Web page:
As for Mirotic and Brogdon, Milwaukee will retain their full Bird rights, allowing them to bring those guys back for any number upon which they can agree (up to their respective maxes, of course). Brogdon will also be a restricted free agent this summer, and with Bledsoe clearly ahead of him on the point guard depth chart for the foreseeable future, his contract might get squeezed even tighter than it would have been otherwise. There was a line of thinking that Brogdon could be elevated into the starting point guard role if Bledsoe were to leave in free agency this summer, but now that door has been slammed shut.

There are a lot of moving parts for the Bucks this summer, who will likely do their best to stay under the luxury tax this summer in advance of some very expensive seasons to follow – Antetokounmpo’s supermax will begin in 2021-22, should he stick around, Middleton’s new max (or close to it) contract this summer will have only increased by then, and Bledsoe will still be on the books for somewhere in the neighborhood of $17.5 million. The good news for Milwaukee is that they’re clean outside of that – Snell’s contract ends just as Antetokounmpo’s supermax begins, and Ilyasova will come off the books before then as well. They don’t necessarily have to remain under the tax next season if they don’t want to, but it would put pressure on them to get under the tax twice in the next three years in order to evade the punitive repeater tax as early as 2022-23.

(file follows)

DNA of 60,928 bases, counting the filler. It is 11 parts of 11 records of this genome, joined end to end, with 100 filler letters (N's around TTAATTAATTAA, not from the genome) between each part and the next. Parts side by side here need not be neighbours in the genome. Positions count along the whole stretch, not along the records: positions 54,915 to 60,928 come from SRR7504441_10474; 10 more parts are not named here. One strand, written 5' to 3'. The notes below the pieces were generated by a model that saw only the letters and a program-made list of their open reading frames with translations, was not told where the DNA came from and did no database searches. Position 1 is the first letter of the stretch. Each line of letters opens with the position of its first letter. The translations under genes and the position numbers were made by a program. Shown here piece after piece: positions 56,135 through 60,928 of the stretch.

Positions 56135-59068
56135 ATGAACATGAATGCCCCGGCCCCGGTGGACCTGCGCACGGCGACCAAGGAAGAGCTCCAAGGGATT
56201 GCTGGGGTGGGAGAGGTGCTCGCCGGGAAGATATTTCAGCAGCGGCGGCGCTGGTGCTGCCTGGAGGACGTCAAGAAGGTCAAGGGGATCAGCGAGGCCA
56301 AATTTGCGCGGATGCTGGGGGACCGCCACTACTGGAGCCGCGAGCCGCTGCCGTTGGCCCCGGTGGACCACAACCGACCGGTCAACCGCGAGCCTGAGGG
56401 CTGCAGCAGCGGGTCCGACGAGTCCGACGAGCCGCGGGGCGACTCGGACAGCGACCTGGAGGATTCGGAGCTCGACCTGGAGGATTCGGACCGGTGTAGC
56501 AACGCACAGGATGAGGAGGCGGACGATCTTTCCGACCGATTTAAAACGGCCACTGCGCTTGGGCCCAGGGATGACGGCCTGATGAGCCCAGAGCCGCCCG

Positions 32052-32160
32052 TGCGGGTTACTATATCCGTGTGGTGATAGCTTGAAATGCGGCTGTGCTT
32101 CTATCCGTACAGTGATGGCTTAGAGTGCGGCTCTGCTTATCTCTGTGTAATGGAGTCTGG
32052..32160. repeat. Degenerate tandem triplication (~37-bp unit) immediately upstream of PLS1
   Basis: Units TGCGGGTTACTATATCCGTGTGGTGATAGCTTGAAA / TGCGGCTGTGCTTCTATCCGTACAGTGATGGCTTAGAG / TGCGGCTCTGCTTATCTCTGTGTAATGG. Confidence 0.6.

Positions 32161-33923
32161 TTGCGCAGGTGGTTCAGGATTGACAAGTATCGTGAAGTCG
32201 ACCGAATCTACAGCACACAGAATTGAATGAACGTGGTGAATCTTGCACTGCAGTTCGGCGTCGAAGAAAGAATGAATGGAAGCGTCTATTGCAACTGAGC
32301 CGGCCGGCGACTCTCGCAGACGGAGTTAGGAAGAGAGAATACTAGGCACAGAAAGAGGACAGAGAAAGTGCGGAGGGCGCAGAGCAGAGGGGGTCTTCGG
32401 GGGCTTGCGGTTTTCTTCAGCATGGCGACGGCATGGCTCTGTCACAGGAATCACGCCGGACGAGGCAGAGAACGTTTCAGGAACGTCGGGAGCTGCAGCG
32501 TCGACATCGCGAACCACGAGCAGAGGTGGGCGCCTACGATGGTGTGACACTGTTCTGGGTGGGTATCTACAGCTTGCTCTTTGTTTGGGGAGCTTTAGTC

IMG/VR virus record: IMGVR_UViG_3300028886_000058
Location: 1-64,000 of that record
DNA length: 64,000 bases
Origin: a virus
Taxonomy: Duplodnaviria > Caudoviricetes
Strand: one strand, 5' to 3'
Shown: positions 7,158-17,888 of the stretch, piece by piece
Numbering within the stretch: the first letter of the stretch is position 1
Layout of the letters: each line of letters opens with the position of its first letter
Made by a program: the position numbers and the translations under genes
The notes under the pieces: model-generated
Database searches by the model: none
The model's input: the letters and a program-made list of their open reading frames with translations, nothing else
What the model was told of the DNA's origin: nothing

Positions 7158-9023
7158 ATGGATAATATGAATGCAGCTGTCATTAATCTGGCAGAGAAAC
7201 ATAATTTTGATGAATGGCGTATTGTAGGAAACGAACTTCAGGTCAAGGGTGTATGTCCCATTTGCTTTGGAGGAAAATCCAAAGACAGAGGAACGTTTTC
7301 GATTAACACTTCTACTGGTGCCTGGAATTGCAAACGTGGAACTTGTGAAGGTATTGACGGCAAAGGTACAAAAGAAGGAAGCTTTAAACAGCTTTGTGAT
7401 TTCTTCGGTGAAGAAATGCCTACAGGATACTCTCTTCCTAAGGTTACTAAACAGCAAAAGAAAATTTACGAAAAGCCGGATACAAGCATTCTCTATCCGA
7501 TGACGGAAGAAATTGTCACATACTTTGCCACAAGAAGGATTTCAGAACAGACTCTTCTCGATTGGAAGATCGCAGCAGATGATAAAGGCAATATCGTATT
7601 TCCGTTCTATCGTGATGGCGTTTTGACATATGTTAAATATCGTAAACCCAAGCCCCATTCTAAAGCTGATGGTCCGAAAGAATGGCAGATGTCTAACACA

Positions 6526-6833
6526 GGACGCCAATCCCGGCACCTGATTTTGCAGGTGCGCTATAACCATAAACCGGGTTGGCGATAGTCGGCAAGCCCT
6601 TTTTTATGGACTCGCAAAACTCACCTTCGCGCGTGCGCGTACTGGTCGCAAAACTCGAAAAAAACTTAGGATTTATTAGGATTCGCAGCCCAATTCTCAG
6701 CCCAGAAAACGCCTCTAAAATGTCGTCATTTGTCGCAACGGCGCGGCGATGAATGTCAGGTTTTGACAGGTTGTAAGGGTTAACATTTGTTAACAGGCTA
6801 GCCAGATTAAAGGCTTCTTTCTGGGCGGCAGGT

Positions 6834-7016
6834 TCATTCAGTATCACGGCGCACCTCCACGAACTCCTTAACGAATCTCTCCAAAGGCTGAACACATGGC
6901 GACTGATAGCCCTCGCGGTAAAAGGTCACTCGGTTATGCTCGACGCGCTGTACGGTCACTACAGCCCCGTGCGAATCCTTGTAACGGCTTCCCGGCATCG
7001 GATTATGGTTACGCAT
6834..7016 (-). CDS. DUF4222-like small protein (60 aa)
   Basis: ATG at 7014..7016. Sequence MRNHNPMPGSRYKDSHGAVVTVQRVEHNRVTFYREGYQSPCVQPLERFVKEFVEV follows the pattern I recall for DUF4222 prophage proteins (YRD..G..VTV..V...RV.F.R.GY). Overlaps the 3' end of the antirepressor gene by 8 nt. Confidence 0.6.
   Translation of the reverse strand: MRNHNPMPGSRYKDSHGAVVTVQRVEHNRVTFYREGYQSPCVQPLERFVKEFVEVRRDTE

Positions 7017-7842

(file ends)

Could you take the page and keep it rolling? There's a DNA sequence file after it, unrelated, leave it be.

From Bledsoe’s perspective, this is a hedge against any injury risk throughout the rest of this season as well as the inherent risk of going into the summer without a contract. The allure of free agency can be strong, but Bledsoe’s found a place where he’s happy to continue playing and can lock in a second consecutive $70 million contract. It’s unlikely that he would have been able to find the same combination of happiness and money with another organization and given his particular history, it’s not hard to imagine that he was willing to take some of his potential earnings off the table in order to remain with the Bucks. There’s a lot of money out there in free agency this summer and fewer elite free agents than slots available, so there’s a risk that he left significant money on the table, but at a certain point, his own non-financial priorities take precedent.

Something else that’s interesting to watch with this extension: Bledsoe is represented by Rich Paul and Klutch Sports, and it was reported before the deadline that Milwaukee was interested in Anthony Davis, another Paul client who will almost certainly be moved this summer. Bledsoe’s happiness in Milwaukee certainly won’t go unseen by Davis. Should the Bucks retain Mirotic this summer, that would give Davis another friend in Milwaukee (the two were close during their time together in New Orleans). Add in the fact that they would be immediate contenders for a championship – title favorites if things break right with respect to the Golden State Warriors – and perhaps Milwaukee would be bullish on their chances of re-signing Davis in 2020.